Copolymerization of CO2 and cyclohexene oxide (CHO) upcycles CO2 into the value-added, chemically recyclable, thermoplastic poly(cyclohexene carbonate) (PCHC). Using density functional theory, the Zn-catalyzed copolymerization mechanism has been characterized with a particular focus on the effects of chiral β-diiminate (BDI) ligands as they influence the reactivity and enantioselectivity in the epoxide ring-opening step, where the latter is required for isotacticity. Theory indicates that both mono-and binuclear forms of the catalyst are involved along the reaction path, with the turnover-limiting step being ring-opening of the epoxide mediated by a binuclear catalyst. Subsequent CO2 insertion is predicted to be kinetically facile and preferentially mediated by a mononuclear catalyst. The predicted preference for epoxide opening to give R,R-stereocenters in the copolymer when N-(4-(((1S,2S)-2-(benzyloxy)cyclohexyl)amino)-5,5,5-trifluoropent-3-en-2-ylidene)-2,6-dimethylaniline is used as the BDI ligand agrees with the experiment and is attributed to differential ligand distortions associated with key non-bonded interactions in the competing transition-state structures. Further analysis predicts that 2,6-dichloro and dibromo substitutions of the BDI ligand N-aryl group(s) should result in increased rates and enantioselectivities for copolymerization.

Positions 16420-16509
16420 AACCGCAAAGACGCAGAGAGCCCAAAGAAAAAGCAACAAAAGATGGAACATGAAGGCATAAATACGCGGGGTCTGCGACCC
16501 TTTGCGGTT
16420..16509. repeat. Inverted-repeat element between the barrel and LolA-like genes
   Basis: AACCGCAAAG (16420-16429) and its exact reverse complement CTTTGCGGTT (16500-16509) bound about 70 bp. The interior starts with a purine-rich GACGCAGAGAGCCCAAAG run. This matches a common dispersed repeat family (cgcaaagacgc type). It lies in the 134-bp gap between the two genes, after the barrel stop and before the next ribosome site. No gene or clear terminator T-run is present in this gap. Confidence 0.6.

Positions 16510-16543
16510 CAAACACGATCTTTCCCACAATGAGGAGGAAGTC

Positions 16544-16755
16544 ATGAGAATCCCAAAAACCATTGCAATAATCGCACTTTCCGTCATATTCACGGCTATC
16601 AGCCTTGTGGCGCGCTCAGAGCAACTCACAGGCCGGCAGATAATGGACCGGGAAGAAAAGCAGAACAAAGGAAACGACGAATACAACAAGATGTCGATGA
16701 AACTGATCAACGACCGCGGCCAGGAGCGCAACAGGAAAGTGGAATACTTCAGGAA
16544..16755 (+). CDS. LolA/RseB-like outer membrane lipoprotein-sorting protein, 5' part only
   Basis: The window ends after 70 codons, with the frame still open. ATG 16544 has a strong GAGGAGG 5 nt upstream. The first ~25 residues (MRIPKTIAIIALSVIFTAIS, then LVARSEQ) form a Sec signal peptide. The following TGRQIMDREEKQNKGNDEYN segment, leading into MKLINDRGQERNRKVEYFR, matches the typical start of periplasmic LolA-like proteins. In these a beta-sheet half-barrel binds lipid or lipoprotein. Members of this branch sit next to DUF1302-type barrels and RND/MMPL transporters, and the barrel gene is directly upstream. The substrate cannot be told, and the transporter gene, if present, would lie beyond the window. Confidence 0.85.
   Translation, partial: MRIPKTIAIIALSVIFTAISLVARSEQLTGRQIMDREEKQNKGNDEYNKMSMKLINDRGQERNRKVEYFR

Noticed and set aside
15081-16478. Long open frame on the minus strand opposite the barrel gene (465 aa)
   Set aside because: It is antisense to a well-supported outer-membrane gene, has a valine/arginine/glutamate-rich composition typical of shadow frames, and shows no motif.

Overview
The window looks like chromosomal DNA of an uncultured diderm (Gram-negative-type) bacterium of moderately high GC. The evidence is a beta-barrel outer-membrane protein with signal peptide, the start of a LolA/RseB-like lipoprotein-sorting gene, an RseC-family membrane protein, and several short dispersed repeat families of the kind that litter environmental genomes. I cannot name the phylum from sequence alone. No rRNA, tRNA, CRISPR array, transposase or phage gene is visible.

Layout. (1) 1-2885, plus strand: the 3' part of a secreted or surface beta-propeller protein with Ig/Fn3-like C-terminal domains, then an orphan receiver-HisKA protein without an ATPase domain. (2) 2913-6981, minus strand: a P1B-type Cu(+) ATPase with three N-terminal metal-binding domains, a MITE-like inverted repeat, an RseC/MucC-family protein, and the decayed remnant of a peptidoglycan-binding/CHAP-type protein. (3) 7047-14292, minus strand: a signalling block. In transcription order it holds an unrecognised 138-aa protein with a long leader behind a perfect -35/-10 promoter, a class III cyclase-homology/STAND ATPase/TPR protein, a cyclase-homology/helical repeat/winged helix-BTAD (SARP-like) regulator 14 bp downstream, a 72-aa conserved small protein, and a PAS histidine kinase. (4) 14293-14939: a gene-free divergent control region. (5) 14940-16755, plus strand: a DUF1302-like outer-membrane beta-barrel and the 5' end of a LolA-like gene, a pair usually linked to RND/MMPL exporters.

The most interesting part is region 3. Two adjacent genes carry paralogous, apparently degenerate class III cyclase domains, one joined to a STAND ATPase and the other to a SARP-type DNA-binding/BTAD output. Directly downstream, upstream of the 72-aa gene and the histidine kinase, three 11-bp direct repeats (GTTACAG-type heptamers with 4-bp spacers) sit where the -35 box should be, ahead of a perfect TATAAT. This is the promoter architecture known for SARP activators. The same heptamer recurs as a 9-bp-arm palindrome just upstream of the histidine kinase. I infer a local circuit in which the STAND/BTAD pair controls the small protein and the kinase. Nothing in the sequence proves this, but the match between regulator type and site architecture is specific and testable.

Bibliographical noteFunding Information:
Funding for this project was provided by the Center for Sustainable Polymers, a National Science Foundation supported Center for Chemical Innovation (CHE-1901635). We thank the Minnesota Supercomputing Institute (MSI) for providing key computational resources
Copyright © 2020 American Chemical Society.
- catalyst design
- ligand effects
- mechanistic investigation